Errors in English Translations of the Quran


Do We Need Muhammad to Understand the Quran?

The so-called “Orthodox Islam,” by answering the above question affirmatively, has sanctified a collection of medieval hearsay reports and traditions attributed to Muhammad. Unfortunately, this was accomplished through the distortion of the meaning of several Quranic verses regarding the role of the prophet. The following verse is one of several crucial verses that have been used to promote hadith and sunna as the second source of Islam.

! Disputed passage: The traditional rendering implies the need for hearsay.

Yusuf Ali Pickthall Shakir Reformist
(We sent them) with Clear Signs and Books of dark prophecies; and We have sent down unto thee (also) the Message; that thou mayest explain clearly to men what is sent for them, and that they may give thought. (16:44) With clear proofs and writings; and We have revealed unto thee the Remembrance that thou mayst explain to mankind that which hath been revealed for them, and that haply they may reflect. (16:44) With clear arguments and scriptures; and We have revealed to you the Reminder that you may make clear to men what has been revealed to them, and that haply they may reflect. (16:44) With proof and the scriptures. We sent down to you the Reminder to proclaim to the people what was sent to them, and perhaps they would think. (16:44)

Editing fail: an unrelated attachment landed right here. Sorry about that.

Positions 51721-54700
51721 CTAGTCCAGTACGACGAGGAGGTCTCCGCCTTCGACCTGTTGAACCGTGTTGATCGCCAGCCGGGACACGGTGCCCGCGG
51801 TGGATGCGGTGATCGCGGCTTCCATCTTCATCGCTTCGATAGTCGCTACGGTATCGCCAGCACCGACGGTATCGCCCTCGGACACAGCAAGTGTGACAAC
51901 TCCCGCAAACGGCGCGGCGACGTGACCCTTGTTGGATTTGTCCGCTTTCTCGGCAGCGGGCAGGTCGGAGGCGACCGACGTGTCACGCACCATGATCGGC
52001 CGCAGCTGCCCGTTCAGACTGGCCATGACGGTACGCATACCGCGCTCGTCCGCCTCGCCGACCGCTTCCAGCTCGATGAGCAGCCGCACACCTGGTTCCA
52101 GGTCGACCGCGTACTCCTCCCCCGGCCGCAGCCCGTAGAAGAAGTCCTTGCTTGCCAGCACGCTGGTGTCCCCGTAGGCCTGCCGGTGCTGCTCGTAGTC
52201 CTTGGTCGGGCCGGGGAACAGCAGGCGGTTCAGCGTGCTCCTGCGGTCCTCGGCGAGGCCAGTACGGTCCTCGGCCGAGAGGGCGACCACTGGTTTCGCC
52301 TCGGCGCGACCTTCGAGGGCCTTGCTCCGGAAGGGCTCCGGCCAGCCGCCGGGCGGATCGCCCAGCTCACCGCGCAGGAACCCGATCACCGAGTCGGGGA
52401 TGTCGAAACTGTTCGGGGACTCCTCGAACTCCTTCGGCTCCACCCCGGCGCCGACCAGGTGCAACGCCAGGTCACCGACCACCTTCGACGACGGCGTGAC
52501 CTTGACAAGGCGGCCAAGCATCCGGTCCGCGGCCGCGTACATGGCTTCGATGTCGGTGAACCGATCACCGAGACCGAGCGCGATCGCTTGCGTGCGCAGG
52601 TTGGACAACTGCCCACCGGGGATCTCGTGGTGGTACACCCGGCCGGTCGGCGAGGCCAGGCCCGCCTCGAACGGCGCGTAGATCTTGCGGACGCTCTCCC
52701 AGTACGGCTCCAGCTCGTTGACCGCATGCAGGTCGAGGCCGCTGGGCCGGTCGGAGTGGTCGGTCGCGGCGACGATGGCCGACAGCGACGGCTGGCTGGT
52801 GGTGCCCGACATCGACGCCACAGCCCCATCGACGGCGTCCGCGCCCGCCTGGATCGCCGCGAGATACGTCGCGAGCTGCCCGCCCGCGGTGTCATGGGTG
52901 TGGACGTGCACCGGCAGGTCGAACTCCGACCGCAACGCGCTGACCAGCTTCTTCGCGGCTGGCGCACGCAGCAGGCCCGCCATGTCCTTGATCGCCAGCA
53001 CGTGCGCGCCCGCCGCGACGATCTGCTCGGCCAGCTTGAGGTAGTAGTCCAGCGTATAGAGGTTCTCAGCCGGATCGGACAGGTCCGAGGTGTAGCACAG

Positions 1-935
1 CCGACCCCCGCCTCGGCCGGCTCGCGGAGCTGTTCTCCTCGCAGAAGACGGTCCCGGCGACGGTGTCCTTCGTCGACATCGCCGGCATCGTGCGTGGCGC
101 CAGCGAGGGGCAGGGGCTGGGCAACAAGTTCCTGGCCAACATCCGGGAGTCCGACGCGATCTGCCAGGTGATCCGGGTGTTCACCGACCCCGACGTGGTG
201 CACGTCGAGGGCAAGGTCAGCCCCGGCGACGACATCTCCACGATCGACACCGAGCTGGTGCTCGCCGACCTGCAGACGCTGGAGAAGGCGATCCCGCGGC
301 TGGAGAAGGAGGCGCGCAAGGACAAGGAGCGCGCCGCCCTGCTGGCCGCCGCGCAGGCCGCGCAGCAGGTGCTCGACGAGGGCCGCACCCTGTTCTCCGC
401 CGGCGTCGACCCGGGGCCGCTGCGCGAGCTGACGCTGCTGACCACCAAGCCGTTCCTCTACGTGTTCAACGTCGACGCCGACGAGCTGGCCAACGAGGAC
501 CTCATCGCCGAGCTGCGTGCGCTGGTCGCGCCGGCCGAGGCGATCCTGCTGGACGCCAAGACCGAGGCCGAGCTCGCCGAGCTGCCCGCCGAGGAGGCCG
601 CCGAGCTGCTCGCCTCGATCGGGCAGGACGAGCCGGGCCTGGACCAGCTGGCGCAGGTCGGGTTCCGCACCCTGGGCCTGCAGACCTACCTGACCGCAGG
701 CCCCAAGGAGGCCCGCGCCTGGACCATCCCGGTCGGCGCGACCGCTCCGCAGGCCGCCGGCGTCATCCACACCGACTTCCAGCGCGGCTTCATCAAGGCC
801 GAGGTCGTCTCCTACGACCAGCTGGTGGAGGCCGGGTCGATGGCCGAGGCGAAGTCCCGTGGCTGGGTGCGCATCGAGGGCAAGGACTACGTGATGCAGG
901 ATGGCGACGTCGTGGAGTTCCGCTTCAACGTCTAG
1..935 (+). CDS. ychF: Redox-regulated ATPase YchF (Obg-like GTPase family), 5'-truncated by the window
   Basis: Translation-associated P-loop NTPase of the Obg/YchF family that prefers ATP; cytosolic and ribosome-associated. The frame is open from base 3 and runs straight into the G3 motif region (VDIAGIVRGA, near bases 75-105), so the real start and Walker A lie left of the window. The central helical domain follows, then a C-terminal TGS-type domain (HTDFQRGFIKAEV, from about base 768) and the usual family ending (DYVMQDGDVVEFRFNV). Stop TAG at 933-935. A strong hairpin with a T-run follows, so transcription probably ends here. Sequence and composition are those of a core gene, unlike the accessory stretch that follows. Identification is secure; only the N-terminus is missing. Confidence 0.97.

Traditionalists have opted for what we consider an inaccurate rendering of the Arabic root word “BYN.”

The word ‘lituBaYyeNa is a derivative of “BYN,” which is a multiple-meaning word. It means:

  • To reveal what is concealed; or
  • To explain what is vague.

Thus the first meaning is the antonym of “hide,” and the second is the antonym of “make vague.” We have translated this passage in accordance with the first meaning, and understand the passage as relating to God’s order to Muhammad to proclaim the revelation which is revealed to him personally. We believe that the Quran is clear, as its text itself insists.

Indeed, “proclaiming” is the whole mission of the messengers of God, as the Quran maintains (16:35). To be sure, prophets sometimes experience difficulty in proclaiming the revelation (33:37, 20:25). But if the Quran is a profound book written in Arabic so that people may understand (12:2), if it is to be explained by God (75:19), and if it is simple to understand (5:15; 26:195; 11:1; 54:17; 55:1-2), then it is hard to see why or how the prophet is to assume the additional mission of explaining the divine message.

We emphasize, once again, that 75:19 holds that God explains the Quran, and makes no mention of Muhammad or any other prophet, or indeed any human explanation whatsoever. Thus, the word lituBaYyeNa of 16:44, which we have translated as “proclaim,” is similar to the one in 3:187. Verse 3:187 tells us that the people who received the revelation should

“… proclaim the scripture to the people, and never hide it.” (3:187)

Do the Verses of the Quran Abrogate Each Other?

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